Changing Changing Rooms to Gender Neutral
Sharon Lauer, the Head of School of Unquowa School in Fairfield, Connecticut, came to us two years ago with her latest challenge. Unquowa, a small day school with a very big heart, wanted to support a child who was grappling with their gender identity. This involved considering how the school’s physical environment could be altered to give the child time and space.
Knowing that locker rooms can be fraught places, Sharon and her colleagues focused on how and where the kids changed for gym class. They wanted to make a comfortable, bright, and cheerful space that was private and open at the same time. The happy and supportive place they envisioned would have stalls with lockable doors, colorful cubbies for clothes and gear, and comfortable ottomans in the middle where kids could wait their turn. With a few clarifying questions from Jim Childress, Russell Learned, and Anna Shakun, we were off to the races.
The child’s parents were so thrilled with our design that they offered to fund the project themselves. The Community Changing Space is also a hit with teachers, who can now discretely and comfortably keep an eye on things and report much less horsing around. This new approach has been embraced by all students. Sharon told us that one shy boy, who never said much when his parents asked the obligatory “How was school today?” positively gushed about not having to change in front of his classmates. That hits home for most of us.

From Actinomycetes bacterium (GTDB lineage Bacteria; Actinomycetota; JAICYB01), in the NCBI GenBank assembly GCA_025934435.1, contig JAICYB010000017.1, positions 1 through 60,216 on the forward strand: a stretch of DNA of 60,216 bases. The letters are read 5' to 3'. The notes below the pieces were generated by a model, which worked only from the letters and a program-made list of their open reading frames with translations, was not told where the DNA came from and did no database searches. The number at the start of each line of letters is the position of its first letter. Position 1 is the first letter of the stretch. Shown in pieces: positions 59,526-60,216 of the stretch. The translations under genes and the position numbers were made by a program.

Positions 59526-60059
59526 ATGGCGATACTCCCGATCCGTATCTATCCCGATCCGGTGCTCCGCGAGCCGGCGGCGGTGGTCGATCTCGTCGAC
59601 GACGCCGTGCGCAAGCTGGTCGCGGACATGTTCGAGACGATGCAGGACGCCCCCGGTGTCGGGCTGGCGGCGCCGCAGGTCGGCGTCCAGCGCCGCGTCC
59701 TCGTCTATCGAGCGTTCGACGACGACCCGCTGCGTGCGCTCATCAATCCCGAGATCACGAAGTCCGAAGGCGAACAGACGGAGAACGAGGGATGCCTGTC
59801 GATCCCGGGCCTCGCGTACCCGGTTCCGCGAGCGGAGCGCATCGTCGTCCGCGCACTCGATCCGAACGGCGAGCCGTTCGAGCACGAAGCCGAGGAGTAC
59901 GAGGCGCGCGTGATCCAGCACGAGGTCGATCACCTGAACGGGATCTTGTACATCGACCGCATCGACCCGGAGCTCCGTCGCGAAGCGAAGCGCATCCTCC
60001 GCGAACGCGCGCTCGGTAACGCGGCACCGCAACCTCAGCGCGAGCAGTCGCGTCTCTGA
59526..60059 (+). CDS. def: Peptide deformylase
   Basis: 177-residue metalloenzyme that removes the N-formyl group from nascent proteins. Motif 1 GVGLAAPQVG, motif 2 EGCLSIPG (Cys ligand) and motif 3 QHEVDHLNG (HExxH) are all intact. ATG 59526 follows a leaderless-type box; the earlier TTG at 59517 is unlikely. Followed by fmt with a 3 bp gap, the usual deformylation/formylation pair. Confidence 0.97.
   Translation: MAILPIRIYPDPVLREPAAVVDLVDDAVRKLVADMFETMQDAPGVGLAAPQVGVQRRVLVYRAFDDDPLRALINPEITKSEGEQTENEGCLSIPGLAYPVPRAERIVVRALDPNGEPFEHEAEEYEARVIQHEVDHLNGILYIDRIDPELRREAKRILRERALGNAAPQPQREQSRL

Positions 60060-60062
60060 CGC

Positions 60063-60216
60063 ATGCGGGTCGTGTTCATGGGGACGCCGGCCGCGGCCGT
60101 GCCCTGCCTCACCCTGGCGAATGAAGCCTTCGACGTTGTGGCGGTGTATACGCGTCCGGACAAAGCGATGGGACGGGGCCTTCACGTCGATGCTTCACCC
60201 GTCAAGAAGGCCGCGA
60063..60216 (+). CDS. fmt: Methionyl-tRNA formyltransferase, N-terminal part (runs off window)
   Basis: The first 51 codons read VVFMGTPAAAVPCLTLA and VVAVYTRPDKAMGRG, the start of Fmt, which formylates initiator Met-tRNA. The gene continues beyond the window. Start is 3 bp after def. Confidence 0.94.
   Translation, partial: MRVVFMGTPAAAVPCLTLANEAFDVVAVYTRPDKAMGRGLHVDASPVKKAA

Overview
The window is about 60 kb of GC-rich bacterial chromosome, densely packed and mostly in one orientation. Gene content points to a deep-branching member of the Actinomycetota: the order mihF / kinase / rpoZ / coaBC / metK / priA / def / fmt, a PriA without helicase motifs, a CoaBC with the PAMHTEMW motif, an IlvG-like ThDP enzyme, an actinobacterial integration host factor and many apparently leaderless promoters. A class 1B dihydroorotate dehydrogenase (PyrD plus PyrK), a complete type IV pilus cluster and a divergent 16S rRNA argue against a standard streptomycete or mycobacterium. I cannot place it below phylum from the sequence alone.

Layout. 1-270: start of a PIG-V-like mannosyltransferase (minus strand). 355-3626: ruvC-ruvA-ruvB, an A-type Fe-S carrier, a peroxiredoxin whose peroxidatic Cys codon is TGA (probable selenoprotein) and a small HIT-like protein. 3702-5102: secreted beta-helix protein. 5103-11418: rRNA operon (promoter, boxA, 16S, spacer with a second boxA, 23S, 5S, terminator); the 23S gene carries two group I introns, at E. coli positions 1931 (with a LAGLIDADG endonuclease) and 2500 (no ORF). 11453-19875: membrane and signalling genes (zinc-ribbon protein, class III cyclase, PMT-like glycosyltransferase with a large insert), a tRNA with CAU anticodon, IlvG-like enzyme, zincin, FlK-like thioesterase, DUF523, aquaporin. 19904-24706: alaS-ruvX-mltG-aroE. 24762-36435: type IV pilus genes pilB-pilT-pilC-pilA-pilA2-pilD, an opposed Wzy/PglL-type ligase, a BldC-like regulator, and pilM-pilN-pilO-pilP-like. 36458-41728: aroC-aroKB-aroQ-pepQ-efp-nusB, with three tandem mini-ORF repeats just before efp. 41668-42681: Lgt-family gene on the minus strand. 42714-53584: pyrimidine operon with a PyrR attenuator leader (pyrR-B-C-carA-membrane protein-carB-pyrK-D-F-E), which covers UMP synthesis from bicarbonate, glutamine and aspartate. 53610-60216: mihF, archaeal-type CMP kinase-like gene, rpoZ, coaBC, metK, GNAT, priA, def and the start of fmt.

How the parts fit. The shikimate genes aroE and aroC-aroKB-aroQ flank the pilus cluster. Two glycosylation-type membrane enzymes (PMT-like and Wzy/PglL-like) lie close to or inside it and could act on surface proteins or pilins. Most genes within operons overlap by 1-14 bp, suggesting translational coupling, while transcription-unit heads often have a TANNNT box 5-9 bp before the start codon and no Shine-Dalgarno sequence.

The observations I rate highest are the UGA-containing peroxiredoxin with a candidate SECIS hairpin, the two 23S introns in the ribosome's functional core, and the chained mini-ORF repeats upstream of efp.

Admittedly, Sharon is a fan. But even with that bias, she paid us a great compliment when describing how transformative the space was. While we’re flattered, we really hope that the Community Changing Space is, as the moniker suggests, a reassuring and comfortable place for all of Unquowa’s children as they find their way in the world.